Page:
If you have been detained by the police, it is in your best interest to seek counsel with an experienced King County criminal defense attorney. An experienced lawyer can advise you on how to proceed, and walk you through every step of the criminal process.How Our King County Criminal Defense Attorneys Can Help You
Being charged with an indictable offense can be frightening. What does it mean for your employment? How will it affect your relationships? Will you go to jail? These are all questions that an experienced King County criminal defense attorney can help you find answers to.
Our priority is to make sure you understand everything that is happening to you. In the section below we will briefly define some common terms and charges that may apply to your case.
Arraignment- Arraignment is generally the first court appearance you’ll make after you’ve been arrested. During the arraignment, you’ll appear before a judge and they will read the charges filed against you and ask you to enter a plea.
Adjudicate- Adjudication refers to the legal process of resolving a dispute or deciding a case.
Appeal - Taking a case that has been decided in a court of inferior jurisdiction to one of superior jurisdiction, to obtain a review. In criminal cases, the defendant may appeal a guilty verdict, but the government may not appeal if a defendant is found not guilty.
Assault- Assault is a criminal charge defined by a harmful or offensive touch or even just the threat of harm being inflicted. This means that, in Washington state, you can still be charged with assault even if you never physically touched another person. Just the implied threat of violence is enough to merit a simple assault charge. Washington state law divides assault into four categories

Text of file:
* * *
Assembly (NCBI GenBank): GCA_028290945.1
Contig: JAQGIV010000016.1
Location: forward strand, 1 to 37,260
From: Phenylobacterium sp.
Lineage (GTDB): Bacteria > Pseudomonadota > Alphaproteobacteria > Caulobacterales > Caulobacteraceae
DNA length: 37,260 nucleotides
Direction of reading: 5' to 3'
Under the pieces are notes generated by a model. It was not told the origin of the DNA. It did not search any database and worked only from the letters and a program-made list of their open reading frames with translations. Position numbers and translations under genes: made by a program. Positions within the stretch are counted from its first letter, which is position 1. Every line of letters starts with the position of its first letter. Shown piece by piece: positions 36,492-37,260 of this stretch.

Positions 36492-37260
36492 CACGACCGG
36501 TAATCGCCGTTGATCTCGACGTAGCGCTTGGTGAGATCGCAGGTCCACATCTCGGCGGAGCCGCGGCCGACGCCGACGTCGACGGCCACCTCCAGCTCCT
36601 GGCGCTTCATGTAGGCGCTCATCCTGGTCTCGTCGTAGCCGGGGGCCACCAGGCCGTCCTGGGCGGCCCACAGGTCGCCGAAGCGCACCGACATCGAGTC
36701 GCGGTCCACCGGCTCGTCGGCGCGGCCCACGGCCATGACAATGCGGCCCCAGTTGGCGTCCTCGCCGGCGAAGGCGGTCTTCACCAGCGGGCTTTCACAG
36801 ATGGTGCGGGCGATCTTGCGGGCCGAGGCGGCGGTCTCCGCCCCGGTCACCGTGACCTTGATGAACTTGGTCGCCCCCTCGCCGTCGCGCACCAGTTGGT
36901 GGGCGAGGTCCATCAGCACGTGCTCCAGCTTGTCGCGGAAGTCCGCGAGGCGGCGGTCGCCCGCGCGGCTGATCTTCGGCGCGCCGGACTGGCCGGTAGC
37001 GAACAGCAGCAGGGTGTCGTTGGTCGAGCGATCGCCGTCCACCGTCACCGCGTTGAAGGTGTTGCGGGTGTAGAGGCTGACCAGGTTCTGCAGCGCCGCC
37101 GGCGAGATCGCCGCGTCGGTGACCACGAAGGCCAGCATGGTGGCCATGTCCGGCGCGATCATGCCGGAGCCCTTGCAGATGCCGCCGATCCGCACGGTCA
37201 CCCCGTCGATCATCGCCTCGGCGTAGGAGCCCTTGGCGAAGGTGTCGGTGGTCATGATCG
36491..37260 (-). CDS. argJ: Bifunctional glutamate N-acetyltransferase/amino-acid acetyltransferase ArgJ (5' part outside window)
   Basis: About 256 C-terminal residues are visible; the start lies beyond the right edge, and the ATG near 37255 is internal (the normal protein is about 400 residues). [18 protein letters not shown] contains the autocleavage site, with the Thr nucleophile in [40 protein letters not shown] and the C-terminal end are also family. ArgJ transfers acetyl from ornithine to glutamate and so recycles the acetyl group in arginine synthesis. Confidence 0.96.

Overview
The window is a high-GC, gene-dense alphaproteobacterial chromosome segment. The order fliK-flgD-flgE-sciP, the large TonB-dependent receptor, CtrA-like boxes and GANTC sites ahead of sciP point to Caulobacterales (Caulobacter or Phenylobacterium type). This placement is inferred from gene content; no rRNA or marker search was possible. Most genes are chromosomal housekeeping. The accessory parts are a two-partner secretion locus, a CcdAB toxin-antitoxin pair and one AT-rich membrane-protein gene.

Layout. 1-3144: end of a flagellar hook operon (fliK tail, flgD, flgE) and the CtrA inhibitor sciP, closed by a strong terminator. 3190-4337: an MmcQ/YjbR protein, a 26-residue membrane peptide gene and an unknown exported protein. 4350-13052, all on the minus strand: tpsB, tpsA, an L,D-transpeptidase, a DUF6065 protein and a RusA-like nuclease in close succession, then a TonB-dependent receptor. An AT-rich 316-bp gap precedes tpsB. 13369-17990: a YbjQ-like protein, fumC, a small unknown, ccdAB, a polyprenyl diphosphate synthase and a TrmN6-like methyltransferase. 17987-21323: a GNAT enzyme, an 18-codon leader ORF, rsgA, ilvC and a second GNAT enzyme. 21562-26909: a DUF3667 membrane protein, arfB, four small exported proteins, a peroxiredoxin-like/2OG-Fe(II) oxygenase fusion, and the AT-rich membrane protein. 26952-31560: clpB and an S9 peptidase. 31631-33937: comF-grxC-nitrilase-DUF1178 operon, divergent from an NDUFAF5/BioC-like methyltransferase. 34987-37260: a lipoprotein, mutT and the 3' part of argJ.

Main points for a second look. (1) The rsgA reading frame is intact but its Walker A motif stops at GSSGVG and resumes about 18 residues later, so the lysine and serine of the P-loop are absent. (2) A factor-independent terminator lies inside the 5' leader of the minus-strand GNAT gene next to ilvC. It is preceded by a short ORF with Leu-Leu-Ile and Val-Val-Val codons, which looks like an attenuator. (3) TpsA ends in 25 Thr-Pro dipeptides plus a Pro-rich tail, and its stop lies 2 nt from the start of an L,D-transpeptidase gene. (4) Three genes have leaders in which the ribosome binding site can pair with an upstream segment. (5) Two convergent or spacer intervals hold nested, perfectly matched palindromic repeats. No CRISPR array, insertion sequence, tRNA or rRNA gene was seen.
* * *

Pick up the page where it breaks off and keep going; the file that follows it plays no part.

- Assault in the 1st degree is a class A felony and is commonly referred to as “assault with a deadly weapon.”
- Assault in the 2nd degree is a class B felony unless the crime is considered to have a sexual motivation, which would make it a class A felony.
- Assault in the 3rd degree is a class C felony. It involves assault against a law enforcement officer, peace officer, nurse, physician, judicial officer, court-related employee, firefighter, transit operator, school bus driver, or anyone acting in a professional capacity.
- Assault in the 4th degree, commonly called “simple” assault, is considered a gross misdemeanor. This is the most common assault charge in Washington state.
Bail- Bail is a monetary deposit that allows the defendant to get out of jail until their court date. The deposit is used as collateral to ensure the defendant will return to court for trial or any applicable court proceedings.